Figure 4: Role of APEX1 in H2O2. Caspase 3 and Bax protein expression levels were determined by western blotting following APEX1 knockdown in cardiomyocytes treated with H2O2 (100 μM) for 24 h. (B) The TUNEL assay was performed to assess the role of APEX1 in cardiomyocytes treated with H2O2 (100 μM) for 24 h. (C) Caspase 3 and Bax protein expression levels were determined by western blotting following APEX1 overexpression in cardiomyocytes treated with H2O2 (100 μM) for 24 h. APEX1, apurine/pyrimidine-free endonuclease 1.


Figure 5: HOXA5 is upstream of APEX1. (A) APEX1 and HOXA5 protein expression levels were determined by western blotting in siRNA-transfected cardiomyocytes. (B) HOXA5 mRNA expression levels in a mouse model of I/R were determined by reverse transcription-quantitative PCR. *P < 0.05 vs. control. HOXA5, homeobox A5; APEX1, apurine/pyrimidine-free endonuclease 1; siRNA, small interfering RNA; I/R, ischemia-reperfusion.


Although reperfusion therapy is a potential therapeutic strategy for ischemic heart disease, as it reduces myocardial damage and improves clinical outcomes, reperfusion after ischemia-induced ROS production can lead to DNA damage, restrict myocardial repair and result in cardiac dysfunction (Görge et al., 1991). Recent studies have demonstrated that APEX1 serves an important role in the regulation of oxidative DNA damage in ischemic injury. In the present study, the two main findings may aid in understanding the protective effects of APEX1 against oxidative damage. First, APEX1 expression was reduced in the mouse model of cardiac ischemia-reperfusion in vivo and in vitro. Second, APEX1 protected against H2O2-induced oxidative damage. Therefore, the present study suggested a promising therapeutic strategy for cardiac ischemia-reperfusion injury.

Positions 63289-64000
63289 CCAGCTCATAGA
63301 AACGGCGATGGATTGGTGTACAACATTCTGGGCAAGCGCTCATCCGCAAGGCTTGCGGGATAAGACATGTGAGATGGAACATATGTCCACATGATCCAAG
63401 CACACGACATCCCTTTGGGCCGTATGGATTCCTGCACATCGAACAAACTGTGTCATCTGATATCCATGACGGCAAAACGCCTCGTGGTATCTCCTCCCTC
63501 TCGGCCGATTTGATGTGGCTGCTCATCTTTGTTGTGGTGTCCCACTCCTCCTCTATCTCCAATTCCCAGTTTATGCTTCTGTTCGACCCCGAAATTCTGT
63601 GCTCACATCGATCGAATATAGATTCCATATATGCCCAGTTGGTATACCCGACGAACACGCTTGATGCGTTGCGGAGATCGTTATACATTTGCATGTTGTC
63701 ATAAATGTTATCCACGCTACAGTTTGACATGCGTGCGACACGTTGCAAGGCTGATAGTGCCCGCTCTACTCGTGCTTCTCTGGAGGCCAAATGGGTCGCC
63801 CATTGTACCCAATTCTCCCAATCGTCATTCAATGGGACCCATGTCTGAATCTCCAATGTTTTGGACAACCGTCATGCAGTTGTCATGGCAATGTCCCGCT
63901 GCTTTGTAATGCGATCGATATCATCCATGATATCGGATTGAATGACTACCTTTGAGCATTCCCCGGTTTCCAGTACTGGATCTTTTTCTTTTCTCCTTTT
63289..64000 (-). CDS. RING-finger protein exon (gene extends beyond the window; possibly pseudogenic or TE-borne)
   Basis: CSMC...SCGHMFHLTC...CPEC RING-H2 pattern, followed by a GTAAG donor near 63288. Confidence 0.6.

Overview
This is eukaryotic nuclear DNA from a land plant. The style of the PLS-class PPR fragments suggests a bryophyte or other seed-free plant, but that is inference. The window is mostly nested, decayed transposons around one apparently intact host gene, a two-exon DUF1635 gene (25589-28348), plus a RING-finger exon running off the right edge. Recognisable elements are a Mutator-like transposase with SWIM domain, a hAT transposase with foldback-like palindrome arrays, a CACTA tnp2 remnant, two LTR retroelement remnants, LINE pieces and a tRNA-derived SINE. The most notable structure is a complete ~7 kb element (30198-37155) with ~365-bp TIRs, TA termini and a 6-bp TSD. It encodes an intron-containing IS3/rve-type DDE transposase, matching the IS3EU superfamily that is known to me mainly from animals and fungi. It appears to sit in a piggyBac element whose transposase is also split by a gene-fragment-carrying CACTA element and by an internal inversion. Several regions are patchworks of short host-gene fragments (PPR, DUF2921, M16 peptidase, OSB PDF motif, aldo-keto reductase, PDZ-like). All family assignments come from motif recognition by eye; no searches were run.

APEX1 is a vital multifunctional protein that displays a pleiotropic role in controlling cellular oxidative stress and promoting genomic stability (Li and Wilson, 2014). APEX1, the main apurinic/apyrimidinic endonuclease in eukaryotic cells, serves a central role in the DNA base excision repair pathway, repairing uracil, alkylation, oxidation, and abasic sites, as well as DNA single-strand breaks (Dyrkheeva et al., 2016).

APEX1 has an important role in myocardial disease. Jeon et al. (2004) reported that heterozygous APEX1 mice displayed impaired endothelium-dependent vasodilation, reduced blood nitric oxide levels, and hypertension. Martinet et al. (2002) demonstrated that APEX1 expression was increased in human carotid atherosclerotic plaques. Furthermore, Jin et al. (2017) reported that serum APEX1 could be used to identify myocardial injury in viral myocarditis without an endomyocardial biopsy. However, the relationship between APEX1 and I/R has not been previously reported. The results of the present study suggested that APEX1 inhibited apoptosis during I/R, which indicated that APEX1 might serve as a potential therapeutic target for cardiac ischemia-reperfusion injury.


Our study is the first description of APEX1’s role in the heart. APEX1 expression was reduced by oxidative stress, which was regulated by HOXA5. APEX1 effectively inhibited hydrogen peroxide-induced cell death by negatively regulating Bax and caspase 3. The results of the present study indicated that APEX1 displayed protective effects against oxidative damage, suggesting that APEX1 may serve as a unique protective strategy for cardiac ischemia-reperfusion injury.

Availability of Data and Materials: The datasets used during the current study are available from the corresponding author on reasonable request.

Funding Statement: The present study was supported by the National Natural Science Foundation of China (Grant No. 81900245 and 81770395).

Conflicts of Interest: The authors declare that they have no conflicts of interest to report regarding the present study.